Last one for now:  I am ashamed at not being a domestic goddess.  My mom was a domestic goddess.  When she got married, she had not been trained in the art of domestic goddess-ness, not even able to boil an egg, but by the time she passed away at the age of 62, her meals were legendary and she was running a diamond star rated bed and breakfast.  Being a domestic goddess and SAHM was her purpose.  Sadly, it is not, nor ever will be, mine.  For 25 years, I have tried my best to dig deep to find the gene that had clearly passed me by.  All to no avail.  I have every cookbook ever printed and yet, I really don’t like cooking.  I watch Nigella Lawson with avid interest, wishing like hell I had some interest, but nope, it is just not there. 

I loathe housework.  I gain no satisfaction from having done the housework, only to find a crumb left on the floor two seconds later by my teenage son.  I am not one to whip out the duster buster to clean it up either.  Having spent a few hours tidying the house, I shamefully want to pursue more brain-stimulating activities like writing, researching, studying for my degree, rather than whipping out anything to put right something I only just did.  After 25 years, I gave in and recently hired a cleaner.  On her first day she gleefully told me what a great job she felt she had done especially since the cleaning had obviously been neglected for some time!  I was tempted to fire her for her insubordination, but I couldn’t.  She was right.  And she had done an amazing job, which is allowing me to write this today.  My husband is not happy.  He feels I am at home and I should be doing the job.  He’s going to have to live with it, because I release the shame of not being a domestic goddess.

Have a go at releasing your own shame.  It doesn’t matter what it is.  Just shine a light on that puppy, and you will see it isn’t so bad.  It is just you saying to the world, hey, this is me, like it or lump it.  I know that it is scary.  But you can do it.  Go on, I dare you.

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Depression Uncategorized

Depression, celebration and hairloss

I emerge from my psychologists’ office feeling really low.  I wonder if these sessions are helping at all.  I wonder if there is any point in talking to an absolute stranger about my life and the issues within it that constantly dog it.

Rewrite your script.

The words from Stephen Covey’s book “Seven habits of highly successful people” filter into my brain.  I need to rewrite my script.  I know this to be true.  I have no idea where to start.  I cry.  My sense of hopelessness has reached an all time low.  Dying crosses my mind, but in truth I’m too much of a coward, and I could never do that to my family.

My phone pings.  I look down at my phone.  A Facebook notification from a woman who runs Goddess workshops and also provides a community of like minded spiritual individuals to get together.  She is an awesome person.  I used to frequent the workshops often and in truth I have never felt such a connectedness.  But then I lost my belief – belief in the after life, belief in anything supernatural.  I became an atheist.  Not a happy atheist mind you.  there is no joy in believing that you only have three score years and ten on this earth and then that it is it.  Adios amigos, lights out, to be never more.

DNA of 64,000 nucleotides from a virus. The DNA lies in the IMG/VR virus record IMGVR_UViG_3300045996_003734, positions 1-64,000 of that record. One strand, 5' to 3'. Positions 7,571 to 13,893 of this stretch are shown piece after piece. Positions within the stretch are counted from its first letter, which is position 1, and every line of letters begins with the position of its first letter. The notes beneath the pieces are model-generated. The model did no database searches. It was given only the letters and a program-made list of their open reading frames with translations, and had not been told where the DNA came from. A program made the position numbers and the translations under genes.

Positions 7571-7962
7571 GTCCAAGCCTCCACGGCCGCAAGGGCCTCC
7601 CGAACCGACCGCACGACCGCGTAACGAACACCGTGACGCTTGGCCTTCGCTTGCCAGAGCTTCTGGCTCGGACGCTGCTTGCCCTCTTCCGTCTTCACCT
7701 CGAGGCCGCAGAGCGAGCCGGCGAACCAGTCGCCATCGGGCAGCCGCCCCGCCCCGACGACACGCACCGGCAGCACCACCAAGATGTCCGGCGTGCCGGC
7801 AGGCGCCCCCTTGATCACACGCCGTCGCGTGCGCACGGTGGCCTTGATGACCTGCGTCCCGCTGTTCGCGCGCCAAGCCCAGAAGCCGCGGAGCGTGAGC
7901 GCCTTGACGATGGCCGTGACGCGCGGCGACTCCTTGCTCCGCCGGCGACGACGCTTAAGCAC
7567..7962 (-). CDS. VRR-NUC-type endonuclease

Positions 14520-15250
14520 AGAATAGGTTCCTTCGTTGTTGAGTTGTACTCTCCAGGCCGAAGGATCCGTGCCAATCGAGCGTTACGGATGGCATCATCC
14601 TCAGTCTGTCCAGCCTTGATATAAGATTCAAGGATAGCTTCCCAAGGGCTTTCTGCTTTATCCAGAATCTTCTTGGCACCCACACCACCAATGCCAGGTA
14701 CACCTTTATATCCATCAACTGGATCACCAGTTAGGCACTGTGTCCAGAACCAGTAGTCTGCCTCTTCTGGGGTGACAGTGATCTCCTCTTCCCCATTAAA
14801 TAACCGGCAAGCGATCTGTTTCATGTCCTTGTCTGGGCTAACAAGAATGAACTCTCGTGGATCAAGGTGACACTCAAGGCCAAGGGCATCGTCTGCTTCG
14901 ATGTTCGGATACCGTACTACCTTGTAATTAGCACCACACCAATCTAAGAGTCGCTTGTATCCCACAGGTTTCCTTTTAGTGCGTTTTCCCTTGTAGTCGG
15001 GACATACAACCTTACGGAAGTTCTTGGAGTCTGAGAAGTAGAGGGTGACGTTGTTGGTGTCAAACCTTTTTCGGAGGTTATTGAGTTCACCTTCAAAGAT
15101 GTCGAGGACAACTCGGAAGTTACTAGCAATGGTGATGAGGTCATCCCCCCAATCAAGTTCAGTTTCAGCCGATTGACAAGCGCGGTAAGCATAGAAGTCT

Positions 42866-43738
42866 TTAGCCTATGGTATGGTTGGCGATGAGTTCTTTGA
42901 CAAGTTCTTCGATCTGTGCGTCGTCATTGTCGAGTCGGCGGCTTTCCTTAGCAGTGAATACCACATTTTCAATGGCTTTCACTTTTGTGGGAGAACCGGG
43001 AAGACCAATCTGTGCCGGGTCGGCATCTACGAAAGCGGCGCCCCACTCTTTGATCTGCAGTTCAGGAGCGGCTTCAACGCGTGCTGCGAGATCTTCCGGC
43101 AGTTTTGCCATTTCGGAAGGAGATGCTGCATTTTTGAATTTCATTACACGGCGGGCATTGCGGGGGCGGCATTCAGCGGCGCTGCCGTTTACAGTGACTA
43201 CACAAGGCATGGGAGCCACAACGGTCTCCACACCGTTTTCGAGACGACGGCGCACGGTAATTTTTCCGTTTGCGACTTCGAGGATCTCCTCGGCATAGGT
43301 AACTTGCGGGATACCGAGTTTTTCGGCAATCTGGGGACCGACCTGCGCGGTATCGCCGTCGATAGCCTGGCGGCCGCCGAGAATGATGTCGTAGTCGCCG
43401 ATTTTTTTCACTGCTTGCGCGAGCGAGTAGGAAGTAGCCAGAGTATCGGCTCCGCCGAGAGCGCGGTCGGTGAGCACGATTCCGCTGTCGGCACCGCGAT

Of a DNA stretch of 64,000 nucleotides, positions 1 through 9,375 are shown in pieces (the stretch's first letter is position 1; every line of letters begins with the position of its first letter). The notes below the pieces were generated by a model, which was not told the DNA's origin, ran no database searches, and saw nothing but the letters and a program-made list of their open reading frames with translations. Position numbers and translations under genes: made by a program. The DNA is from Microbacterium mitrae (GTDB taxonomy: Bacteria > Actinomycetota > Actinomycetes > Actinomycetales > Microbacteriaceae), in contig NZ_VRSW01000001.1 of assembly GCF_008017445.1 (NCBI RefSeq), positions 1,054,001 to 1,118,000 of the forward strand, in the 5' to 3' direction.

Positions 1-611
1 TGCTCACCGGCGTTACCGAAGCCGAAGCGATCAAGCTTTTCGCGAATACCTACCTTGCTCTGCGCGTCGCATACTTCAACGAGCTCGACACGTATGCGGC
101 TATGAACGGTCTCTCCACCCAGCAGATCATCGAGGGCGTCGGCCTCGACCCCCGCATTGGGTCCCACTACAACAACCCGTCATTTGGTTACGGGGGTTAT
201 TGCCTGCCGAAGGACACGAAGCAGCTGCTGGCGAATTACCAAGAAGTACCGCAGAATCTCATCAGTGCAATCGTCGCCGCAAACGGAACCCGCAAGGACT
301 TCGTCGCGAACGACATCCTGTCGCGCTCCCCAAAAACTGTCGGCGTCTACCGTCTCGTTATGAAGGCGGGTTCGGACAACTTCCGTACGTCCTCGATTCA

I look at the notification.

Come and join the Celebration Revolution.  Take the 30 day challenge.  Post a video of yourself for 30 days talking about what you are celebrating this day.  This is more than gratitude, this is CELEBRATING.  By the way, it’s a closed group.

I humph.  I have NOTHING to celebrate.  I have put those people, that life, behind me.  I am an atheist now.  Not a happy atheist, I grant you, but what can you do, you can’t force belief!

Throughout the day the notification dogs me.  It can’t hurt to join the group and at least see what others are saying, can it?  I join the group.  The videos are amazing.  Such a celebration of life.  I miss celebrating life.

It isn’t long before I decide I want to post a video.  I am afraid.  I am overweight, hairless, miserable.  People will think I am ridiculous.  I am not in a happy place and everyone sounds so damn happy.  Will it be okay to post a celebration of where I am at?  I decide to sleep on it.

I wake up knowing I am going to take the plunge.  I get showered, dressed and put on some makeup to at least look half decent.  I carefully place the cap and scarf that I am now using to conceal my baldness onto my head.  I could not feel more unfeminine if I tried, but I push the self-depracating thoughts aside.  I want to do that video.

I get everything ready for the morning and finally sit at my desk.  Much to my annoyance, I discover that my new computer’s video quality is totally crap.  I have to use my phone.  I’ve been thinking about what I am going to say.

Hi Everyone.  I suffer from clinical depression and so it was kind of hard for me to find something to celebrate.  What I am celebrating is the fact that despite my depression, no matter how dark or horrible it gets, I can never give up on myself.  I think I am genetically hardwired to just always have hope.  So that is what I am celebrating today – the fact that I can never give up on myself.

I press send and pray that it hasn’t posted to my facebook page.  I don’t want my friends seeing this.

It hasn’t, but somehow I have posted it twice to the celebration revolution.  Almost immediately I get three comments of support, how all the women have been in the same place, how brave I was and how there is light within me that will shine through.  I cry again.

I watch more videos in the car before I go for my morning coffee.  I am in awe of these amazing human beings.  I go in for my coffee.  Coffee and raisin toast, my morning constitutional.